I was wandering through the mall the other day looking in shops, you know “window shopping” and out of the corner of my eye I saw a gentleman in a wheelchair trying desperately to reach a drink off of a counter. He was in a coffee shop and his drink had been put on the hand off station, but the station was too high. Luckily the clerk noticed and helped him get his drink, and put it in the holder he had on his wheelchair. However this got to me to thinking: Have you ever thought about what it might be like to have your surroundings restrict only you from “normal” life? What about if you were the only one out of 10 people that couldn’t get into your favorite coffee shop, let alone get your own drink off of the counter? This is what human beings with disabilities experience on a daily basis, because the world around them caters to the “majority” instead of everyone. Given that over the past twenty years many parts of the world have made accessibility a matter of basic human rights, I can’t even imagine what that gentleman’s experience would have been twenty years ago. Would he have even been able to get into the mall?
My name is Vanessa and I currently work for Garaventa Lift. We are a manufacturer of accessibility lifts, home elevators and portable wheelchair lifts that are sold all over the world. I got involved with this company in a large part because I believe very strongly in making the world more accessible.
I have had a lot of personal experiences in my life seeing how inaccessible many places are given the fact that both my best friend and my grandmother are handicapped.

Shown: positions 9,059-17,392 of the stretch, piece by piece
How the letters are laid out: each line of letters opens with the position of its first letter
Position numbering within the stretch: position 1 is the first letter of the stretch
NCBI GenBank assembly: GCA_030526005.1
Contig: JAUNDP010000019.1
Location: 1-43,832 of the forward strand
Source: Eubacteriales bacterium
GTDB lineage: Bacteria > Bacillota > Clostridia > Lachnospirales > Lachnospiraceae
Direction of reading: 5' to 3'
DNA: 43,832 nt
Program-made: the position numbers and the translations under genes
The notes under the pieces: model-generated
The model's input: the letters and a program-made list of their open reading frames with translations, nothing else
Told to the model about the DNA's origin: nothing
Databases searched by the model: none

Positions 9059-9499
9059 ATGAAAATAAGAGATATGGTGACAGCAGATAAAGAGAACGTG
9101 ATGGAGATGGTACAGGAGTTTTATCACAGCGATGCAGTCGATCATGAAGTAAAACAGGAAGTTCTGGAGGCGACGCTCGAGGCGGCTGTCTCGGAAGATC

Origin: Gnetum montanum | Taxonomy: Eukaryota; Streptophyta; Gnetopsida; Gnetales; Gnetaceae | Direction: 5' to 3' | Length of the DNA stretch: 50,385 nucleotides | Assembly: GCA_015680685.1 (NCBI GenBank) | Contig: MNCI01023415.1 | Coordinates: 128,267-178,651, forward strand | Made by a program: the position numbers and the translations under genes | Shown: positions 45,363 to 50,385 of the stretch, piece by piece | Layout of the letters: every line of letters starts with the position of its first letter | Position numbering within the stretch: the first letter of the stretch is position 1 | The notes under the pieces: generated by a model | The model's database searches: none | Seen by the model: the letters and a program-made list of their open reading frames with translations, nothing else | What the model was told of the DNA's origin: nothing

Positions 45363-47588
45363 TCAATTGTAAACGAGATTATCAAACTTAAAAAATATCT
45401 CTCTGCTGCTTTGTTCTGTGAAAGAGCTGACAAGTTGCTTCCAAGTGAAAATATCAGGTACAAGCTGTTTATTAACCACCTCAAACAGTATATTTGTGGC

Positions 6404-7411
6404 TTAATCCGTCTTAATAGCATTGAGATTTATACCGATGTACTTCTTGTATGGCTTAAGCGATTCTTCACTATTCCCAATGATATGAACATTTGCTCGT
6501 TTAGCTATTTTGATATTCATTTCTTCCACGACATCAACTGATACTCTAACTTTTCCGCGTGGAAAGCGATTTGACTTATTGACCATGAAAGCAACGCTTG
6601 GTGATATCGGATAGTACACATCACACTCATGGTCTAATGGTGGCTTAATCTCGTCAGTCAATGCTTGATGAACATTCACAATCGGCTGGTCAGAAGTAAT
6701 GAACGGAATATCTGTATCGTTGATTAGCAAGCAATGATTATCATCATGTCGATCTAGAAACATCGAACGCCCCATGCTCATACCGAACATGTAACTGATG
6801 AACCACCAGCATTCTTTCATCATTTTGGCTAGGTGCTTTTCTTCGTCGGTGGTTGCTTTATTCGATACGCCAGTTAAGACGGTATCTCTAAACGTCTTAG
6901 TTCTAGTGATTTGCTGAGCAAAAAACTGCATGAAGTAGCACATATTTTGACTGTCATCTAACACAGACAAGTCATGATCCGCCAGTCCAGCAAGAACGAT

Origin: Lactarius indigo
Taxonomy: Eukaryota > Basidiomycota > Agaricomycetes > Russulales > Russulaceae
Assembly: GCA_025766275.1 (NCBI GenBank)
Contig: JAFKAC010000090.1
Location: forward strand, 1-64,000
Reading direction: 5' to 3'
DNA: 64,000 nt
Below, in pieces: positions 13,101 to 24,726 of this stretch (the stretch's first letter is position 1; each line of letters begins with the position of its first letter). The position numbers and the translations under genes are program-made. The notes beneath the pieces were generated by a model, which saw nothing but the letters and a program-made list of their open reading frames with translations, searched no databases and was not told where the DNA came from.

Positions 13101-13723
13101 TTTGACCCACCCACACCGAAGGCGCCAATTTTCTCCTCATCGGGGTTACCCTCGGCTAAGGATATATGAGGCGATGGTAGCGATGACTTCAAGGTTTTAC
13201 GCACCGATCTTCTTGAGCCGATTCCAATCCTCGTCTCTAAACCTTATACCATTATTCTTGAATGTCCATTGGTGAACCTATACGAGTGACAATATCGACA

I am excited to participate in this blog as a resource for those who are frustrated by barriers which can hamper access to wheelchairs on a daily basis. I am also going to blog about the different advancements in accessibility equipment globally.
Caitlin (one of my greatest friends) has cerebral palsy and for the most part spends her life outside of her parents’ home in a wheelchair. While she can walk with a specially designed cane, she feels much safer in her chair. I have, countless times, carried her wheelchair up or down stairs so that we can get from point A to point B. Lucky for me she can walk while holding onto a railing, and her wheelchair isn’t too heavy!
My grandma has been struck by a bit of unfortunate luck in her right leg, and can only walk with a walker. I say unfortunate luck because she broke her knee cap running into a store to tell one of her friends that I had been born twenty five years ago. So as a kind of penance, and well because I just plain love her; I carry her walker wherever we need to go if there isn’t an accessible option.
Having recently graduated from university, I am looking forward to providing a resource for those who are looking at the different types of devices needed to make buildings or areas accessible for everyone.
If you have a question about the different types of accessibility lifts available on the market today, please send me a note and I will do my best to provide you the information to help you decide on what type of lift is best for your situation.